Make Dilution Work for Your Company

Dilution is a common issue for many companies.  Dilution is a business term that refers to a reduced share value due to new shares being added to the market. When a company issues new or existing claims repurchased by management, dilution can occur. The latter is sometimes referred to as “shareholder dilution.”

While dilution may sound bad, it’s not always bad news for shareholders. Companies issue new shares all the time — and often, it’s because they have a good reason for doing so.

The first step is ensuring that all your shares are correctly accounted for. This means ensuring that any shares held by founders and other employees are vested adequately so they cannot be sold without approval from management.

The second step is to make sure that the company has a good vesting schedule in place. This will prevent employees from selling their shares too early on in the life cycle of the company.

Finally, you should consider setting up an employee stock purchase plan (ESPP) so employees can buy shares at discounted rates with pre-tax dollars or through payroll deductions. This allows employees to become investors in their own company while also helping them get more involved in its success.

A Guide to Financial Planning and Analysis

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Financial analysis is an integral part of any business activity. It helps managers understand their companies’ performance, identify areas for improvement and make better-informed decisions. 

The purpose of financial analysis is to examine past performance, forecast future performance, determine where improvements can be made, and help business owners make informed decisions about their companies’ finances.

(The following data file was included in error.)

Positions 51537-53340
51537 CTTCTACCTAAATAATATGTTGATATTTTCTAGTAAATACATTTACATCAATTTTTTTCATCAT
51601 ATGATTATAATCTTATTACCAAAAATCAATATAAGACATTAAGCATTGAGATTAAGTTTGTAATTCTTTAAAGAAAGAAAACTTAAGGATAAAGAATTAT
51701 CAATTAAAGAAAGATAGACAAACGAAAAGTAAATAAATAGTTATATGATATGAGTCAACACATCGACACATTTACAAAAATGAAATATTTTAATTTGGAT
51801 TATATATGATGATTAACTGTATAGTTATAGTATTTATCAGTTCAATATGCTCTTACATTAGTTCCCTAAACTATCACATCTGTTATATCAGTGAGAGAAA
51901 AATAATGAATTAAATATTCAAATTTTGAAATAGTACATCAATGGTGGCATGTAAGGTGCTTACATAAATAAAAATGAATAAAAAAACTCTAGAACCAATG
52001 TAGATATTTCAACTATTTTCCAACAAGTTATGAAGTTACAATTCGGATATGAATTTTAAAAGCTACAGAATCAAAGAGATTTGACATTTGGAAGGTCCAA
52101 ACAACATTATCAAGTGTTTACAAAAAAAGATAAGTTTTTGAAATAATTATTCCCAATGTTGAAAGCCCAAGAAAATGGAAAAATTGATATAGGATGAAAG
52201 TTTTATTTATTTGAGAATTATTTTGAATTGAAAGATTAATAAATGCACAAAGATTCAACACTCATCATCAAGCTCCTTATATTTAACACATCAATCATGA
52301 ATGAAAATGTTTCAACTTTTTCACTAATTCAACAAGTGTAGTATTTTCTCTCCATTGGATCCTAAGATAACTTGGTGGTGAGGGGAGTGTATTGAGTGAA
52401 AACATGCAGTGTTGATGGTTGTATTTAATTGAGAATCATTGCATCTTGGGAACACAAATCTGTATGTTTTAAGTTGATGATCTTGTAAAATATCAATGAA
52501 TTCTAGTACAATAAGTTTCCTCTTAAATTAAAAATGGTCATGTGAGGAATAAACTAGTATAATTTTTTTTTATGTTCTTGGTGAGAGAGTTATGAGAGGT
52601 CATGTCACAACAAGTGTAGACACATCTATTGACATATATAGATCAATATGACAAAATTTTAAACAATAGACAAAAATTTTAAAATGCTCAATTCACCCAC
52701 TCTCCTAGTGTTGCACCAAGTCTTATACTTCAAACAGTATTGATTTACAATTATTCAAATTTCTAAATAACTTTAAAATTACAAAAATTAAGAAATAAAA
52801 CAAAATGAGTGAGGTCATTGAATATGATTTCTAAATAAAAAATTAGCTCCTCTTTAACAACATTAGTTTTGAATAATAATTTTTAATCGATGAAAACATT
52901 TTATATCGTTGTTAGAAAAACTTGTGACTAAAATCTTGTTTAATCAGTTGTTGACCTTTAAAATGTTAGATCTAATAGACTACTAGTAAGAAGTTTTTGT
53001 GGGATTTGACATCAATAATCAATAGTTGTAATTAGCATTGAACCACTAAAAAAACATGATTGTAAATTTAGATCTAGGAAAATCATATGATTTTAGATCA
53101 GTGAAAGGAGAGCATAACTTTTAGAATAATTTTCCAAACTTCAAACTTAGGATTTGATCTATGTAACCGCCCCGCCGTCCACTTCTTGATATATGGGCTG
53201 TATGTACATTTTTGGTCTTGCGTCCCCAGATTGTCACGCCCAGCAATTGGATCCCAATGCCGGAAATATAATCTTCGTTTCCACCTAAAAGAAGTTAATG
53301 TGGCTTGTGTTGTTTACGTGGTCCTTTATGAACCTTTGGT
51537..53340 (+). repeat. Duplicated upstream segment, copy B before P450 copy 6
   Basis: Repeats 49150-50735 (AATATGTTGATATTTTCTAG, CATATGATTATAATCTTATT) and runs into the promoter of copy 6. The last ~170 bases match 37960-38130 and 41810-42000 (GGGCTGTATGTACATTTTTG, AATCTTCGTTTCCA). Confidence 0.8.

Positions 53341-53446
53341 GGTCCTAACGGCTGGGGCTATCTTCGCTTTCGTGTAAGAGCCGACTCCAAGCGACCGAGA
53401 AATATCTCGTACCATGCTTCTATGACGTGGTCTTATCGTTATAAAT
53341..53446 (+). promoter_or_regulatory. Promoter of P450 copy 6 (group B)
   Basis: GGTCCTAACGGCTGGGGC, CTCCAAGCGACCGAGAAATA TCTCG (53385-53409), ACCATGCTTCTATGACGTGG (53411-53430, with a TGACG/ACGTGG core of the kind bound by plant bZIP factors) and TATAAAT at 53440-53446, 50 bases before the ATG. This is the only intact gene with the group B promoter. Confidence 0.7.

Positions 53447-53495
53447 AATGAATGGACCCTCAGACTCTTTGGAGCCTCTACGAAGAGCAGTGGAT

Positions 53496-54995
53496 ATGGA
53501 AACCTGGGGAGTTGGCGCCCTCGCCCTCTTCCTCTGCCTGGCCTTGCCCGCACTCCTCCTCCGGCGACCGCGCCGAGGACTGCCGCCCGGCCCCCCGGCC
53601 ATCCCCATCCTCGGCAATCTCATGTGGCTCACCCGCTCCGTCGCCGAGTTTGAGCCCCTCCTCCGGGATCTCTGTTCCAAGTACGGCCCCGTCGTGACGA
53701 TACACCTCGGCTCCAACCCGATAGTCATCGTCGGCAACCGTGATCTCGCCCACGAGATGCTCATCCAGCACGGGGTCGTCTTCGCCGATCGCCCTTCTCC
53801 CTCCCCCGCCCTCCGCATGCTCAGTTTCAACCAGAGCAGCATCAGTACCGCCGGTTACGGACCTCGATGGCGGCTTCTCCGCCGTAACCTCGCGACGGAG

This guide covers financial planning and analysis to help propel your career or move your current business forward.

What Is Financial Planning & Analysis?

Financial Planning and Analysis (FP&A) is the process of identifying, planning, and analyzing the financial aspects of a business. Financial planning helps organizations make intelligent business decisions by providing insight into how they perform financially. This can include assisting leaders in understanding how to improve their company’s performance or deciding whether to buy or sell assets.

FP&A professionals use their financial knowledge to improve an organization’s financial performance. They work with other departments such as sales, marketing, and operations to provide businesses with accurate and timely information on their financial performance. 

They are essential in managing company cash flow by forecasting future revenues and expenses, determining budgeting needs, performing economic analyses, and benchmarking against competitors. They are often responsible for preparing budgets and forecasts and monitoring actual results. They also provide information on the performance of different business units and new investments based on past performance.

FP&A professionals may be involved in several different areas, including:

Budgeting: Producing detailed forecasts of future revenues and expenses to plan how much money will be available for spending each year. Budgeting includes long-term planning based on historical trends and short-term predictions based on current conditions.

Cash flow forecasting: Producing forecasts for cash inflows and outflows. These forecasts analyze whether a company’s current assets will be sufficient to meet its liabilities when they come due.

Capital analysis: Determining whether a proposed investment makes sense from a financial perspective. This analysis might include comparing returns from proposed investments with those from alternative assets, such as bonds or other securities offered by companies with similar risk profiles.

What Is the Difference Between FP&A and Accounting?

FP&A and accounting are two different functions within an organization. 

Accounting professionals are responsible for preparing financial statements, including balance sheets and income statements, and complying with government regulations related to taxes, auditing, payroll, etc. They also generate reports based on the information gathered from various systems within the company.